January 02, 2013
New Left Project, January 2, 2013
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A large and growing share of world output is controlled not by conventional property relationships, but rather by patent and copyright monopolies that allow their owners to charge prices that hugely exceed the free market price. Progressives have generally not appreciated the rapid growth in the importance of intellectual property in the economy. In the United States, in prescription drugs alone, patent protection adds more than $250 billion a year (1.8 percent of GDP) to the cost compared with free market prices. This is close to 15 percent of all before-tax corporate profits. The total cost of all forms of intellectual property is almost certainly three times this amount.
In many areas, notably prescription drugs and software, patents are almost certainly an obstacle rather than an impetus to technological progress. In the case of copyrights, the development of the Internet and digital technology is making enforcement ever more difficult. Enforcement is likely to require increasingly repressive measures from the government, like the Stop Online Piracy Act, which prompted a grassroots revolt.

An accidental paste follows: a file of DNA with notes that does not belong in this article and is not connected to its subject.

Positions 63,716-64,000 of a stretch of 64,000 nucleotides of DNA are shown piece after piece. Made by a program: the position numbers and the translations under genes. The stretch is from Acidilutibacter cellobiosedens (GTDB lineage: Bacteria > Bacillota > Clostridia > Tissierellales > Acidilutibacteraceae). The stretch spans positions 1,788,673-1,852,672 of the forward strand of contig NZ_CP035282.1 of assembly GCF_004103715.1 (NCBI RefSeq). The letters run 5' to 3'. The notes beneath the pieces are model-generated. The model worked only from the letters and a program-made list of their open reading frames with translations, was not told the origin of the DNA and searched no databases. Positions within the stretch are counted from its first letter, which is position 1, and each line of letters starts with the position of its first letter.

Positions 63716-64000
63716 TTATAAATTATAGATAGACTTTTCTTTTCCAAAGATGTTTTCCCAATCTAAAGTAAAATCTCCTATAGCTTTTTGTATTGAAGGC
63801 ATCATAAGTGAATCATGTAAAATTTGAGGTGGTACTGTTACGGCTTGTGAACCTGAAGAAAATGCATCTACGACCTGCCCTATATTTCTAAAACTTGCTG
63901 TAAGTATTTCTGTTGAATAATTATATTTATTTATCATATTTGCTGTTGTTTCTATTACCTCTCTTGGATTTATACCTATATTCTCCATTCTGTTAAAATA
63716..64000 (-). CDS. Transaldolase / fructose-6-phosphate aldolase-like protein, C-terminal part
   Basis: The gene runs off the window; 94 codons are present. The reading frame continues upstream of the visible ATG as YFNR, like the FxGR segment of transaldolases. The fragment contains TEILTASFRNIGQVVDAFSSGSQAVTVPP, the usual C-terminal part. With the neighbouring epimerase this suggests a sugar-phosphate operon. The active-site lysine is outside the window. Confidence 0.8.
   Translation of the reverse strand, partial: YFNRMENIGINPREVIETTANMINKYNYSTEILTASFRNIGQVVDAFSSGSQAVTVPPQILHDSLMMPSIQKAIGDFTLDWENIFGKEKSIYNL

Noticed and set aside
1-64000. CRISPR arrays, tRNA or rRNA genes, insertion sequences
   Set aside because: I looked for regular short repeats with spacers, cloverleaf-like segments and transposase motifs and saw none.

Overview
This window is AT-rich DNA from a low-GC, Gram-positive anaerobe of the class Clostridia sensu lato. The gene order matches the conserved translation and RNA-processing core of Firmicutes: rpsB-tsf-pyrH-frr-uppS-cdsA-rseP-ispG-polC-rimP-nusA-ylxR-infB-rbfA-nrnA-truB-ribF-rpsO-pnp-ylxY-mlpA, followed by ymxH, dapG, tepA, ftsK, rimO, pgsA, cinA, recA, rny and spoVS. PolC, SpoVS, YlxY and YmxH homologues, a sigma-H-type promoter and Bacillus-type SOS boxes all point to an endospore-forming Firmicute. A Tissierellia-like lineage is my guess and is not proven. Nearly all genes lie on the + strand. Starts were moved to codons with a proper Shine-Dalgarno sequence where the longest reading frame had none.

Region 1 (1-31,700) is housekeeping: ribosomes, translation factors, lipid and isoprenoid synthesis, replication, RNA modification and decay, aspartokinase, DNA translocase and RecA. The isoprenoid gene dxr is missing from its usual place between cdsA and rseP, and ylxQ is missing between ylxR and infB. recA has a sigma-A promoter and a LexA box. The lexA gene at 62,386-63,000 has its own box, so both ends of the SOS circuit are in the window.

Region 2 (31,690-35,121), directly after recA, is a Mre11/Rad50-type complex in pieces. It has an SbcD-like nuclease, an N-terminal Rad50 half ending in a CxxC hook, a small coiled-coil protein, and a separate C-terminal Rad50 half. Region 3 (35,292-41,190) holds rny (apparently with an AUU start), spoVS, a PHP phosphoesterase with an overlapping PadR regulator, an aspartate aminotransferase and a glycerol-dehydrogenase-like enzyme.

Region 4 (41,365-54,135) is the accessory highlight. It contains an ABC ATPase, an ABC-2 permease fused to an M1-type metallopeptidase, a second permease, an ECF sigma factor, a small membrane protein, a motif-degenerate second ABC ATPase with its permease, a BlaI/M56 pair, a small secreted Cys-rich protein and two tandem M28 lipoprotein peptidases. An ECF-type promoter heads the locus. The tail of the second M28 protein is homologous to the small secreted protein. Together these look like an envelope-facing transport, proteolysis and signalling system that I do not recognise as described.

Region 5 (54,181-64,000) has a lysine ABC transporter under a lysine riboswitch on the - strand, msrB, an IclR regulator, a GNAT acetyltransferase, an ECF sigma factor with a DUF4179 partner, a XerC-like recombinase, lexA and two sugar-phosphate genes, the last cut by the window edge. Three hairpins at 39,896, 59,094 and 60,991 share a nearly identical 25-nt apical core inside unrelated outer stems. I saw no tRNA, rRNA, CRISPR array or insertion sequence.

For these reasons, it is important that efforts to strengthen patent and copyright protection be beaten back both in the United States and around the world. There is some hope that countries in the developing world are growing increasingly assertive in their resistance to the imposition of intellectual property rules by the wealthy countries.
This resistance has been strongest in the case of prescription drugs, where developing countries are increasingly taking advantage of the flexibility allowed in the TRIPS agreement to force compulsory licensing of patent protected drugs. Some countries, notably India, have been subjecting patent applications to increasing scrutiny, rejecting patents that have been approved in the United States and Europe.
In 2013 we may see an acceleration of this trend with developing countries becoming more aggressive in rejecting these forms of intellectual property. They are increasingly recognising patents and copyrights as a mechanism for rich countries to extract wealth from the developing world in a way that seriously impedes economic development, and in the case of prescription drugs jeopardizes public health. In wealthy countries there have also been signs of rebellion against ever stronger patent and copyright protection, most notably with the ‘Pirate’ parties that have received support across much of Europe.
The year 2013 may see increasing growth and self-consciousness in this movement against intellectual property. This struggle should rank near the top of every progressive’s agenda.